FRAMINGHAM, Mass. -- A recent lawsuit filed against the U.S. Food and Drug Administration draws attention to whether employees have a reasonable expectation of privacy when using personal email accounts on workplace computers.
The lawsuit was filed last month by six whistleblowers at the FDA
who allege that their private emails were extensively monitored after they began complaining to lawmakers about serious irregularities in the agency's medical device review process.
In the complaint filed in U.S. District Court for the District of Columbia, the six alleged that the FDA installed spyware on their workplace computers to monitor and intercept their communications.
The complaint acknowledges that the intercepted correspondence was created, transmitted, received and viewed on government-issued computers and government-owned networks. But it noted that the email was private, password protected, and sent using third-party, non-governmental email services such as Yahoo and Gmail.
The intercepted communications also included email sent from private email accounts on private equipment by family members, friends and associates, but viewed on FDA-issued computers.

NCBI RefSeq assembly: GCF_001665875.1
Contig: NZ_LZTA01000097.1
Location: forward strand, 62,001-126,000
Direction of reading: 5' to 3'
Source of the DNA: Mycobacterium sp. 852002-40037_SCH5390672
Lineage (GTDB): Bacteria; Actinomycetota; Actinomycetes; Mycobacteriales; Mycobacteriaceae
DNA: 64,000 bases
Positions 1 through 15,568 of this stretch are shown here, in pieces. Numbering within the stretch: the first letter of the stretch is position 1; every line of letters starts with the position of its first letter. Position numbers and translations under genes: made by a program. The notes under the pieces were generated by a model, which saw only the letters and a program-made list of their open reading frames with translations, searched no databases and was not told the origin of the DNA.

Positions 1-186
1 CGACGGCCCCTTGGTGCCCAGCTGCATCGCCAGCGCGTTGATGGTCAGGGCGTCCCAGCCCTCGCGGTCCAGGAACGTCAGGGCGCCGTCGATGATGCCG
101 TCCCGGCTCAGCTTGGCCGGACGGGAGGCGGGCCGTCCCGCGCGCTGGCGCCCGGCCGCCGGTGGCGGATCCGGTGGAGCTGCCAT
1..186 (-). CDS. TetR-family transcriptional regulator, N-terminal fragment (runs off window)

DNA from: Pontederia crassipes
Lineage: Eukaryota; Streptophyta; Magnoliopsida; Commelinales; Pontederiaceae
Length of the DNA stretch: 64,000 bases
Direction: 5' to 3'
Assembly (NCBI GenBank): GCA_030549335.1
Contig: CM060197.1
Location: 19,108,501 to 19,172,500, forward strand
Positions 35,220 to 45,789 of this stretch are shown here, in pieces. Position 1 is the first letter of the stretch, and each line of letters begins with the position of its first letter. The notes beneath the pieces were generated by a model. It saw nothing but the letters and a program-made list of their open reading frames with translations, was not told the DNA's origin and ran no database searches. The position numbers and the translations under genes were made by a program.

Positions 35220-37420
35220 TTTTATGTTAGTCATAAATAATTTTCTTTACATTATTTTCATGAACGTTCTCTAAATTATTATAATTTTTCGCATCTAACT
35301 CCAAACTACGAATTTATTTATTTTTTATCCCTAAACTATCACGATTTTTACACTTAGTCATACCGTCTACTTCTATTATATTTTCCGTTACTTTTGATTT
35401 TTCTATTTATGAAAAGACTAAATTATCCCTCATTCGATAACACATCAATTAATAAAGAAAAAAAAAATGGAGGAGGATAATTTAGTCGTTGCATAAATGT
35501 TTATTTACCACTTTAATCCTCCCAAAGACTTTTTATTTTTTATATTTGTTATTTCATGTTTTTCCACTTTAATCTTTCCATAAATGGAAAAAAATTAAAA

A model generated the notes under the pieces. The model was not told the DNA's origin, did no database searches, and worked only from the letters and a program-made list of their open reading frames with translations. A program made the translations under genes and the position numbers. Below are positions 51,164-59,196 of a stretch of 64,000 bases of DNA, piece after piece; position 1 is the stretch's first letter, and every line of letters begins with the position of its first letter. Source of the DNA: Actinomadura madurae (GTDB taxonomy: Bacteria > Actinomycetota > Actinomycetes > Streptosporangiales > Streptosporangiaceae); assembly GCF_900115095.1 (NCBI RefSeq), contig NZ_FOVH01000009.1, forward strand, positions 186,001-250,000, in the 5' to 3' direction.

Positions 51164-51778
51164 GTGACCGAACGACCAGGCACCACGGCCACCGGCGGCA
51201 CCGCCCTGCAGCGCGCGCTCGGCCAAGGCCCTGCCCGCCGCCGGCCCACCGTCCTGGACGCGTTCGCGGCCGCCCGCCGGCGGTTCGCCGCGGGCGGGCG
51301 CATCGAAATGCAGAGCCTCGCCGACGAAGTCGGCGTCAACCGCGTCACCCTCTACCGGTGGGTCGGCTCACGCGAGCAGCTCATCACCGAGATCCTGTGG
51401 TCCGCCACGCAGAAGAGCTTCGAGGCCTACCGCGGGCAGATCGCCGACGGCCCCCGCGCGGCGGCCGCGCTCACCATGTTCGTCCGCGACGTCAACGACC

According to the complaint, the employees had "explicit permission" to use their government-issued computers for personal purposes. Nonetheless, the FDA secretly searched and seized private electronic communications when the plaintiffs "had a reasonable expectation of privacy" the complaint noted.
Toronto lawyer Christine Thomlinson, who specializes in Canadian employment law, said in an email that under similar circumstances many employees here would expect privacy. A court could agree, she said.
In jurisdictions covered by legislation like the fedeal Personal Information Protection and Electronics Documents Act (PIPEDA), or similar statutes in Quebec, Alberta and B.C., there are requirements established by statute, she wrote that say employers must obtain employee consent to monitor email, and do it in a reasonable way.
Other Canadian jurisdictions don't have privacy legislation, she noted.
She also pointed out a 2011 decision by the Ontario Court of Appeal, which held that a high school teacher accused of being in possession of child pornography on a school-issued latop had a reasonable expectation of privacy in part because he had exclusive use of the device and permission to take it home.
The Supreme Court of Canada has granted leave to hear an appeal on that case, she added.
Documents related to the U.S. case, published by the National Whistleblowers Center
show numerous instances of the FDA intercepting what appear to be confidential attorney-client communications.
Also captured were email messages between the whistleblowers and a former staff member for the House Committee on Energy and Commerce and a former chief investigator for the Senate Finance Committee. One FDA intercept shows a screen shot of dogs belonging to one of the whistleblowers while another captures an exchange in which one whistleblower exhorts another to "hang in there"